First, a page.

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Full text of "TheCompleteMemoirsOfGeorgeSherston"

room, expecting to be informed that I had some
incurable disease. The sound of the piano suggested
that the specialist had a happy home life of his own,
but it had no connection with my coming and going.
A sense of gentle security pervaded the room; but I
could no longer call my life my own. The pensive
music had caught me off my guard; I was only an
intruder from the Western Front. But the room con-
tained one object which unexpectedly reminded me
of the trenches—a silent canary in a cage. I had
seen canaries in cages being carried by the men of the
tunnelling company when they emerged from their
mine galleries*

II

I^ORRESPONDINGLY QUEER (though I didn't con-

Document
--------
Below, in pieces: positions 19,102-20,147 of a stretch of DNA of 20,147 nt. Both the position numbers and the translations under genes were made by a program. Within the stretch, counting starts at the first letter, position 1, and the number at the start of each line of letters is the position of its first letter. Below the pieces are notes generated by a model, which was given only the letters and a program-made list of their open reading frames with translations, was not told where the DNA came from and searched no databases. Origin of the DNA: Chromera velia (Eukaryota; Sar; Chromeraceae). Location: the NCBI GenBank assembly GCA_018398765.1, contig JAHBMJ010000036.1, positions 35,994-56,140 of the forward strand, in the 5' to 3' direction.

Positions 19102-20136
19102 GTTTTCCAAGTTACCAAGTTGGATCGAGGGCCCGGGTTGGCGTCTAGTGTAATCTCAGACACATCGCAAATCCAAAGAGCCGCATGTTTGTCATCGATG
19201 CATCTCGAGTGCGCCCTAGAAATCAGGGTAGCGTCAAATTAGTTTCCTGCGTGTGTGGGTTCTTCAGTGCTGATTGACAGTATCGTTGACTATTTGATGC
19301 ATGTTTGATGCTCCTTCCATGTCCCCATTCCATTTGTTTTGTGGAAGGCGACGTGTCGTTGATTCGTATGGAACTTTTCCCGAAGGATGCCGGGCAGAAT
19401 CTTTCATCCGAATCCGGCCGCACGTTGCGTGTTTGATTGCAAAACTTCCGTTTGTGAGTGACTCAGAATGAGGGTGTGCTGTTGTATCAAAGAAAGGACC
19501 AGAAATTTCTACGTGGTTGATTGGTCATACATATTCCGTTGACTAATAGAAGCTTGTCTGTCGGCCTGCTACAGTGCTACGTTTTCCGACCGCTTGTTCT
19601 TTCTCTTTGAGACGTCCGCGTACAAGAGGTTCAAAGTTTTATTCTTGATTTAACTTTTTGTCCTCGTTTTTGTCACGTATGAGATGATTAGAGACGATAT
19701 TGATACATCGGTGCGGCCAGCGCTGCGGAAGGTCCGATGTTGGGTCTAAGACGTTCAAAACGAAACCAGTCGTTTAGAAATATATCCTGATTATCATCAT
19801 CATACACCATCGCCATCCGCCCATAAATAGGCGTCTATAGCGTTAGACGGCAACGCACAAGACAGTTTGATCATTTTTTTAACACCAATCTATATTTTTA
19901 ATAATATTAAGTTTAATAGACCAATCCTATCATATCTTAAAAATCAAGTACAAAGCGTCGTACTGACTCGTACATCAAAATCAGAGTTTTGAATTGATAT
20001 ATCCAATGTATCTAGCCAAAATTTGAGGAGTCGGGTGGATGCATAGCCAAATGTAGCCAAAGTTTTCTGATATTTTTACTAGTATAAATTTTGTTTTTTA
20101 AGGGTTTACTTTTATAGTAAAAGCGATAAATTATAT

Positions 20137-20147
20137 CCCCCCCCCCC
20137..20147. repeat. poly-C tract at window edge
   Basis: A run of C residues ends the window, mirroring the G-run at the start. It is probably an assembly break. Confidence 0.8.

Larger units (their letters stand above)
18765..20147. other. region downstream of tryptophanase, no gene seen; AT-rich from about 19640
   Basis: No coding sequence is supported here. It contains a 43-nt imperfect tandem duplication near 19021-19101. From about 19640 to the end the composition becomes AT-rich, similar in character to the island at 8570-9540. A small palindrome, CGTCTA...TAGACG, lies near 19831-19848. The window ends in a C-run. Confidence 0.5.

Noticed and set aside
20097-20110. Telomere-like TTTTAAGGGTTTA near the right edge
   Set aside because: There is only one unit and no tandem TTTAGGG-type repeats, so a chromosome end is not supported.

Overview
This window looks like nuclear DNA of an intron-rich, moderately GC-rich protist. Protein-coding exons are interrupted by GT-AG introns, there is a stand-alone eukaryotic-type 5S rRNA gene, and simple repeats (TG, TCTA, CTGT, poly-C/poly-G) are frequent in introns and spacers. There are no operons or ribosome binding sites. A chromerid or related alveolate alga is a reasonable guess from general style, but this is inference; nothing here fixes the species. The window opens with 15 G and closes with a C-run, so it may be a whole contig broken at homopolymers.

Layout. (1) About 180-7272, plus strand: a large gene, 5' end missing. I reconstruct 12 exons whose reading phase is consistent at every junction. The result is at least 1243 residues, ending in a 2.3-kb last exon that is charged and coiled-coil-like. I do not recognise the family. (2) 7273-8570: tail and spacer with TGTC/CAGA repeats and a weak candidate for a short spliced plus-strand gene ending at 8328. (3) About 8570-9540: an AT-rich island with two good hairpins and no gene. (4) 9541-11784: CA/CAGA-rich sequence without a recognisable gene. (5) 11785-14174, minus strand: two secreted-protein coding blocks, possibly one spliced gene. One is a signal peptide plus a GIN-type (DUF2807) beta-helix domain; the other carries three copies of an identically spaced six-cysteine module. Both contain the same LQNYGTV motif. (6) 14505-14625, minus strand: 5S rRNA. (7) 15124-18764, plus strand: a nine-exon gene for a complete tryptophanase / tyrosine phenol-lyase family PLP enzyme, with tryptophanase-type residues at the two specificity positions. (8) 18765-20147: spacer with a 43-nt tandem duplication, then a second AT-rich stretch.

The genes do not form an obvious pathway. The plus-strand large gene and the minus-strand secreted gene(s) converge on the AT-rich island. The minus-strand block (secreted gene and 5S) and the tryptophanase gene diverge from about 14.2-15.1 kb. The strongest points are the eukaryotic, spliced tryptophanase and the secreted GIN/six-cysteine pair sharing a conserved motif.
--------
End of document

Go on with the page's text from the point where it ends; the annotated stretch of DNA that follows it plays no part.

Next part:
V_>4sciously observe it at the time) was the experi-
ence of returning to France after sleeping seven nights
in a proper bed and wearing civilian clothes. The per-
sonal implications were obvious, since everybody at
home seemed to know that the long-planned offensive
was due to "kick off" at the end of June. Officers
going on leave had been cautioned to say nothing
about it, but even Aunt Evelyn was aware of the
impending onslaught. I was disinclined to talk about
the trenches; nevertheless I permitted myself to drop
a few heavy hints. No one had any notion what the
Big Push would be like, except that it would be much
bigger than anything which had happened before.
And somehow those previous battles hadn't divulged
themselves very distinctly to anyone except the actual
participators, who had so far proved inarticulate
reporters.

As regards my own adventures, I had decided to
say nothing to my aunt about the raid. Nevertheless

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